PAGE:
Posttraumatic stress (PTSD) can develop following any exposure to trauma—including trauma another person experienced. A military spouse may get PTSD after learning about or otherwise being exposed to trauma their partner faced. This is sometimes called vicarious trauma or secondary trauma.
How Do Military Spouses Get Traumatized?
According to the Diagnostic and Statistical Manual of Mental Disorders (DSM-5), a person doesn’t have to directly experience trauma to develop PTSD. Witnessing someone else’s trauma, learning a loved one was hurt, or repeatedly hearing details about a traumatic event can also cause PTSD.
A military spouse might develop PTSD stemming from their partner’s trauma by:
- Repeatedly listening to their partner’s traumatic stories.
- Witnessing gruesome military combat on television, either during or after a partner’s deployment.
- Feeling unable to escape the trauma their partner continually relives.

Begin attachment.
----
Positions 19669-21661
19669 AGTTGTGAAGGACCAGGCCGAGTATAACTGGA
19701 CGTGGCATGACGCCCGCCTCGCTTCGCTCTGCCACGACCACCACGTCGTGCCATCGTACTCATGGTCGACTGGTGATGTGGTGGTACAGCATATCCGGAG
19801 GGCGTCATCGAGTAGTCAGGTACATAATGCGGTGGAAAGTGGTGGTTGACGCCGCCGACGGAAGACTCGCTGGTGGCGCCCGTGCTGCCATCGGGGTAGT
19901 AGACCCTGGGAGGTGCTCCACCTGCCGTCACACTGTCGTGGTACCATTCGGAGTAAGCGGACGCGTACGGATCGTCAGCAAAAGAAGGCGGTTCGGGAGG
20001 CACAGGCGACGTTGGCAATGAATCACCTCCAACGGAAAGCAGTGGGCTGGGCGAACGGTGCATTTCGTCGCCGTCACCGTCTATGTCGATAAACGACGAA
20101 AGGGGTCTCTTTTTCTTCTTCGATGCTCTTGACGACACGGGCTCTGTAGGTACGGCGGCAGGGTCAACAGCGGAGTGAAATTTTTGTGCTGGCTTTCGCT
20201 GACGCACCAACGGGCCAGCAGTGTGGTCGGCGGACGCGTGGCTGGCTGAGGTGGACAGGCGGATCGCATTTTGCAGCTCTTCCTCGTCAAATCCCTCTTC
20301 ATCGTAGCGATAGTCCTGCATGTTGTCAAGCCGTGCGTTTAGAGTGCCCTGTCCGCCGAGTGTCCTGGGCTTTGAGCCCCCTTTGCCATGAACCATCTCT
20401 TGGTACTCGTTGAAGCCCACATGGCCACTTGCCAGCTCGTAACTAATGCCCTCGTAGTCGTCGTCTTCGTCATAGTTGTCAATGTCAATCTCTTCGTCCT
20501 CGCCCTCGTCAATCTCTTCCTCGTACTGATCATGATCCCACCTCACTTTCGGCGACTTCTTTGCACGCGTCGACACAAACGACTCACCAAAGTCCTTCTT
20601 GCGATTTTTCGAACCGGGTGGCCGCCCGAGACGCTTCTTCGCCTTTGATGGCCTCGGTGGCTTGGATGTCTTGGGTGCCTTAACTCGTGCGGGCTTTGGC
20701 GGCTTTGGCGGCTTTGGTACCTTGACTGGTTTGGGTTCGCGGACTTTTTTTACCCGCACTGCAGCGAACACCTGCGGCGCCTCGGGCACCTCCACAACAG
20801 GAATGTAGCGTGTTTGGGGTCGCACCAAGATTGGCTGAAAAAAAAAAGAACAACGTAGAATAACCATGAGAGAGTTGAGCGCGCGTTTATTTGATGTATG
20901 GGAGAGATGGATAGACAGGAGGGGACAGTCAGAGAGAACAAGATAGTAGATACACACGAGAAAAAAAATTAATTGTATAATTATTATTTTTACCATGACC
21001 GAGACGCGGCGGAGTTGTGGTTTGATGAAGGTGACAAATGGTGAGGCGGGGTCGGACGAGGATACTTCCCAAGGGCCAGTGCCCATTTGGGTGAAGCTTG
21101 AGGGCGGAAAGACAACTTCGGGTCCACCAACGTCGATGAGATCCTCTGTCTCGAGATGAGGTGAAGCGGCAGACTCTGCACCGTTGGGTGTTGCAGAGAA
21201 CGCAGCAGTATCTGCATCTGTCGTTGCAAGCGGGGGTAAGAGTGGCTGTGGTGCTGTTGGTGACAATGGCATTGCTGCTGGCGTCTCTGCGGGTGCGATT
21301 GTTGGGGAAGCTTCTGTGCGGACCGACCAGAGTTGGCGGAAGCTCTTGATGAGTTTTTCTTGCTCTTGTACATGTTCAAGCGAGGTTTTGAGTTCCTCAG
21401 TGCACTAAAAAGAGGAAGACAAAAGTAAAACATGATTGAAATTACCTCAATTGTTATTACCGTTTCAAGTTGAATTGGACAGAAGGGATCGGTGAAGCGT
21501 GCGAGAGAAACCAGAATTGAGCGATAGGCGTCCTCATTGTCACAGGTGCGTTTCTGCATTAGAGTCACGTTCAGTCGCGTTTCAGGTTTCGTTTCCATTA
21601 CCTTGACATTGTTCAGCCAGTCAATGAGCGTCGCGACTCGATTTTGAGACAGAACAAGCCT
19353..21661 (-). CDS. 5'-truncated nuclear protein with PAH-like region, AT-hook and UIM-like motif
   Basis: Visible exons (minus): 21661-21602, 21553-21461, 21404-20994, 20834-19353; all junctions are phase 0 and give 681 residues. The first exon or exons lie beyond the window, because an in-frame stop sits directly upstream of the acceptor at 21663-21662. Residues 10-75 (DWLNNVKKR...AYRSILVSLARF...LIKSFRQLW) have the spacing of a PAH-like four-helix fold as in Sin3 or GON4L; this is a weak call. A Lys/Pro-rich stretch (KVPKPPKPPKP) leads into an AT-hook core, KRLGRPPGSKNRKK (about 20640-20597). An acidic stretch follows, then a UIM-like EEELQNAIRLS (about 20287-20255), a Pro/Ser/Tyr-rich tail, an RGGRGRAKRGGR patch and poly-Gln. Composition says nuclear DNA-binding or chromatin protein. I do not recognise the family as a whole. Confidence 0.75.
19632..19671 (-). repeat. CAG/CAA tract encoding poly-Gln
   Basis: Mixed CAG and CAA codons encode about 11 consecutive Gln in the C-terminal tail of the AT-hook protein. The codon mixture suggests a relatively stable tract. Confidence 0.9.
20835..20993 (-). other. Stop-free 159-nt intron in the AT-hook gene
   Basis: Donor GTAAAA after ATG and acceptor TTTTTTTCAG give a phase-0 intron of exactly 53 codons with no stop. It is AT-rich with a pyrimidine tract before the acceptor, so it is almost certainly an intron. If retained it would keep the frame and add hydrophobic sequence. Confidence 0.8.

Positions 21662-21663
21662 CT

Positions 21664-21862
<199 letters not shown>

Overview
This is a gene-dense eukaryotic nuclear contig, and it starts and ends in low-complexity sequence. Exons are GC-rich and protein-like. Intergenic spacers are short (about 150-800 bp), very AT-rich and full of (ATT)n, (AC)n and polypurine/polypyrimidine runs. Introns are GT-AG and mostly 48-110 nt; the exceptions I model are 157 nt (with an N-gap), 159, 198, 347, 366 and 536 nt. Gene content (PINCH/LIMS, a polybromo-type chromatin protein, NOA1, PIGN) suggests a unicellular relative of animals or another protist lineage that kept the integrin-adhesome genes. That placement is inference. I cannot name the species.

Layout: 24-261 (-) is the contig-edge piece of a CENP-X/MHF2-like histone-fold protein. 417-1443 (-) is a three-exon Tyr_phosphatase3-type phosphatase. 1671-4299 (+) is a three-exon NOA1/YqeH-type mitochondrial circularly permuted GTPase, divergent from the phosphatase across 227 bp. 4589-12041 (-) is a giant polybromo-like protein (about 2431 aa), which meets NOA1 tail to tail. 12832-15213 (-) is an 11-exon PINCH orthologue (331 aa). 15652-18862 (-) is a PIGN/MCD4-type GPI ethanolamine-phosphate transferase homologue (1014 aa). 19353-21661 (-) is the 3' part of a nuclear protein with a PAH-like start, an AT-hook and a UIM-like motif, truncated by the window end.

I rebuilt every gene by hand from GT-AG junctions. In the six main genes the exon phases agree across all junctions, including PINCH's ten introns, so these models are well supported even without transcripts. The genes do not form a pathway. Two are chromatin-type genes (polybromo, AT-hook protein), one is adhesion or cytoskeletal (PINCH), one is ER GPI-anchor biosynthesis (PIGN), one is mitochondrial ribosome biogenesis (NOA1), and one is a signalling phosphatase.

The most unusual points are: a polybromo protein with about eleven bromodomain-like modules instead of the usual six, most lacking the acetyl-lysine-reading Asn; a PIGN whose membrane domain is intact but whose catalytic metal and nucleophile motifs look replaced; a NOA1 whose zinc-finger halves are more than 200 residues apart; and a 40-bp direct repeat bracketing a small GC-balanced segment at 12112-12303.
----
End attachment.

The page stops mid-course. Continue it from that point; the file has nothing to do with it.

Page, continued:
Some military spouses also develop PTSD due to their own military-related trauma. Depending on the mission, a spouse may not be able to locate or talk to their deployed partner. They may spend months or years terrified about their partner’s well-being. This fear can be compounded by graphic media coverage.
Military spouses who experience symptoms of PTSD should know that military combat is not the only reason people develop posttraumatic stress. PTSD symptoms may be related to another trauma, such as a car accident, sexual assault, or child abuse.
A 2011 study followed 170 female military spouses who reported symptoms of PTSD. Researchers asked about the women’s experiences of stress and trauma and found:
- 12.9% of wives attributed their symptoms solely to a spouse’s deployment-related trauma.
- Most wives (62.4%) said their distress was wholly unrelated to a partner’s military service.
- 24.7% said their distress was due to a combination of their partner’s military service and other factors.